The single's music video, credited to Alan Smithee, (who was actually director Nick Brandt, who removed his name due to the way Clive Davis re-edited the video), and which was produced by Rob Newman, begins with the performance of the song Houston gives at the end of The Bodyguard. The video then cuts to Houston in a dark blue suit sitting in an empty theater with the spotlight shining on her, singing of her love. The video is intercut with scenes from The Bodyguard and gives the viewer the experience of reliving the moments with the singer. Because at the time of the video's shooting Houston was pregnant with her daughter Bobbi Kristina, she is shown only sitting on the theater scenes.

Chart performance

The single spent 14 weeks at the top of the U.S. Billboard Hot 100, which at the time was a record.[22][23] The single became Houston's longest run at number one, smashing her previous record, which was three weeks with 1986's, "Greatest Love of All." It is also the longest running number one single from a soundtrack album.

The single debuted at number 40 on the Billboard Hot 100 and became Houston's tenth number one hit a mere two weeks later. It also dominated various other Billboard charts, spending 14 weeks at the top of Billboard Hot 100 Single Sales chart and 11 weeks at number one on its Hot 100 Airplay chart. The song also stayed at number one for five weeks on the Hot Adult Contemporary Tracks and for 11 weeks on the Hot R&B Singles chart becoming the longest running number one on the R&B charts at the time, and remained in the top 40 for 24 weeks.[24][25][26] It became Arista Records' biggest hit. The song was number one on the Hot 100, Adult Contemporary, and R&B chart simultaneously for a record-equaling five weeks; Ray Charles' I Can't Stop Loving You in 1962 achieved the same feat on the same charts.[27]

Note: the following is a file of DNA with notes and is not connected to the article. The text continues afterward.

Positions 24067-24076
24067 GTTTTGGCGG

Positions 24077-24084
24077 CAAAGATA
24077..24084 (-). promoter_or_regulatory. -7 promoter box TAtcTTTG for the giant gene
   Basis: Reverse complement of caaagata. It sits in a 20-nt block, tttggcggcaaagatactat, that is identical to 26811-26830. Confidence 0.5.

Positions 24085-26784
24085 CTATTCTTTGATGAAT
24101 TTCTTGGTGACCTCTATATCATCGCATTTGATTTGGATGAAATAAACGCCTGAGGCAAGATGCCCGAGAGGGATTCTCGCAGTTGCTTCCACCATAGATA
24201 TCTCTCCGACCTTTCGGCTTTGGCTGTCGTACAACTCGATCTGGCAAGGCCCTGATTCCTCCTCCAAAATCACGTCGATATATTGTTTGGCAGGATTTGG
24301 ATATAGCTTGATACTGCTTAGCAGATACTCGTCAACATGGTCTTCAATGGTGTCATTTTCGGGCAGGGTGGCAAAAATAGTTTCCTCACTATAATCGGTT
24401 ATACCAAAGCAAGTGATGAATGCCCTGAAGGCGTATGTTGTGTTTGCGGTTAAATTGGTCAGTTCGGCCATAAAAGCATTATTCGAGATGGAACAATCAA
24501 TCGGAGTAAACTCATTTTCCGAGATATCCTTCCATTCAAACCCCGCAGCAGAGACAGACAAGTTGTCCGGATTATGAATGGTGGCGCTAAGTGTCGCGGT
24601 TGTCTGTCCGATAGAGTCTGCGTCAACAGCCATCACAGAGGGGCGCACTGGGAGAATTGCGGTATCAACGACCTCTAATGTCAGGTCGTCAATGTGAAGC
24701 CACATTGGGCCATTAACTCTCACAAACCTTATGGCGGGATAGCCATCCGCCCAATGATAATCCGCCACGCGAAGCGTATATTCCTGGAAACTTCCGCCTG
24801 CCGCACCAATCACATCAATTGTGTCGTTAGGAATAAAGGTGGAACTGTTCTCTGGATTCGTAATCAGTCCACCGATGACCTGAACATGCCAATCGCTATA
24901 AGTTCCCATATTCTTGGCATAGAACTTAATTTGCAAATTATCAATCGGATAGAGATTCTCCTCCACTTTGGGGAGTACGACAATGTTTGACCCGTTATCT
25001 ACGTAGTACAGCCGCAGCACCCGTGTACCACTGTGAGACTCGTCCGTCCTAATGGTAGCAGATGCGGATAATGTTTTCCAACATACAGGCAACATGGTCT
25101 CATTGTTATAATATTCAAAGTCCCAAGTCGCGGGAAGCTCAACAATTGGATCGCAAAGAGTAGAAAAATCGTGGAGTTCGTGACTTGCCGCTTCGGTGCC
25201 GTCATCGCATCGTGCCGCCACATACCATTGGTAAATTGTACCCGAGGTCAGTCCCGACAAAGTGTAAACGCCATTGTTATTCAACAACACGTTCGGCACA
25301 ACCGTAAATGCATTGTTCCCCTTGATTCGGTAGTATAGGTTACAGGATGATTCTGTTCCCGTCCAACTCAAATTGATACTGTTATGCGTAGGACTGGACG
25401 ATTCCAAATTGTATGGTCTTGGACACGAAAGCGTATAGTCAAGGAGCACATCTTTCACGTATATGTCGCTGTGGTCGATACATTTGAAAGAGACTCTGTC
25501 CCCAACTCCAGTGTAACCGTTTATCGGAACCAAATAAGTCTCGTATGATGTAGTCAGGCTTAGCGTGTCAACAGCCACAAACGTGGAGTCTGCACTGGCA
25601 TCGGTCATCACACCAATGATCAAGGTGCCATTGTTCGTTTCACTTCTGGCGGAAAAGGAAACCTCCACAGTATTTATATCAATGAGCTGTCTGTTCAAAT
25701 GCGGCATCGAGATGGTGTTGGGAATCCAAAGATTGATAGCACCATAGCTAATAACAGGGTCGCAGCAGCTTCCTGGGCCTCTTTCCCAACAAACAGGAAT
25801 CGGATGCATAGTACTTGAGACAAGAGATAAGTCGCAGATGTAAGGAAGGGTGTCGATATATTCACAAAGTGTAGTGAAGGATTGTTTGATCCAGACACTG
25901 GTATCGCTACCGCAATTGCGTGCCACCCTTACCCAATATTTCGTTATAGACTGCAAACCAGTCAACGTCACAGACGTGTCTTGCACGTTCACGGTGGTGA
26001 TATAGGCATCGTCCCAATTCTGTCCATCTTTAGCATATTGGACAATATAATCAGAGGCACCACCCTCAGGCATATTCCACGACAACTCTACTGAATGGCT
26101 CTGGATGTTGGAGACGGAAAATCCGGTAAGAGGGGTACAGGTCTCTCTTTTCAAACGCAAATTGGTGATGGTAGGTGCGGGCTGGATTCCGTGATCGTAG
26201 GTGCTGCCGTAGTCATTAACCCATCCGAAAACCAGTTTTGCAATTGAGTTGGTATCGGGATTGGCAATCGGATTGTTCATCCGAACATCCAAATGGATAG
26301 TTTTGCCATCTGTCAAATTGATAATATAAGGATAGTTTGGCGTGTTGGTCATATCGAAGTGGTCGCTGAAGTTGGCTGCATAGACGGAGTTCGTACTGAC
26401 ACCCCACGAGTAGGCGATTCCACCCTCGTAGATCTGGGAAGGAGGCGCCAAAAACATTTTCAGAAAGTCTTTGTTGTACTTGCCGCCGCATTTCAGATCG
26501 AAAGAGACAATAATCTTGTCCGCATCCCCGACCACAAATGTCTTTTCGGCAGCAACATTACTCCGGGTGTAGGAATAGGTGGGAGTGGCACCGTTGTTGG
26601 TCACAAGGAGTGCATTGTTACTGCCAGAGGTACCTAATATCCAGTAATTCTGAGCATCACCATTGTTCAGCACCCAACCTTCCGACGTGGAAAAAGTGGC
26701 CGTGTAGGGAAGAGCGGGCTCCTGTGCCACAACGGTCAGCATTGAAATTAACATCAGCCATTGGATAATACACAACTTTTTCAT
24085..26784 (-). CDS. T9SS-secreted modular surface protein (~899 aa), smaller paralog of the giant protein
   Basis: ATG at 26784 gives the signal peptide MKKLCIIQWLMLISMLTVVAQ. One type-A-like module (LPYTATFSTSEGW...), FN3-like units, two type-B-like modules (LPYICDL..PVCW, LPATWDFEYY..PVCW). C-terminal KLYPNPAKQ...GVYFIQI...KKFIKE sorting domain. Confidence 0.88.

Houston's single sold approximately 400,000 copies in its second week on the summit, making it the best-selling song in a single week (taking the record from Bryan Adams' "(Everything I Do) I Do It for You"). It broke its own record in the following three weeks, peaking at 632,000 copies in the week ended December 27, 1992, Billboard the issue date of January 9, 1993 (the week it broke its own record for most copies sold in a single week for any song). The record was broken by Elton John's "Candle in the Wind 1997/Something About the Way You Look Tonight", selling 3.4 million in the final week of September 1997.[28] "I Will Always Love You" was certified 4× Platinum in the U.S. for shipments of over 4 million copies by the Recording Industry Association of America (RIAA) on January 12, 1993, making Houston the first female artist with a single to reach that level in the RIAA history.[29][30] According to Nielsen SoundScan, as of 2009, the single sold 4,591,000 copies, and became the second best-selling physical single in U.S. alone, only behind Elton John's single in 1997.[31]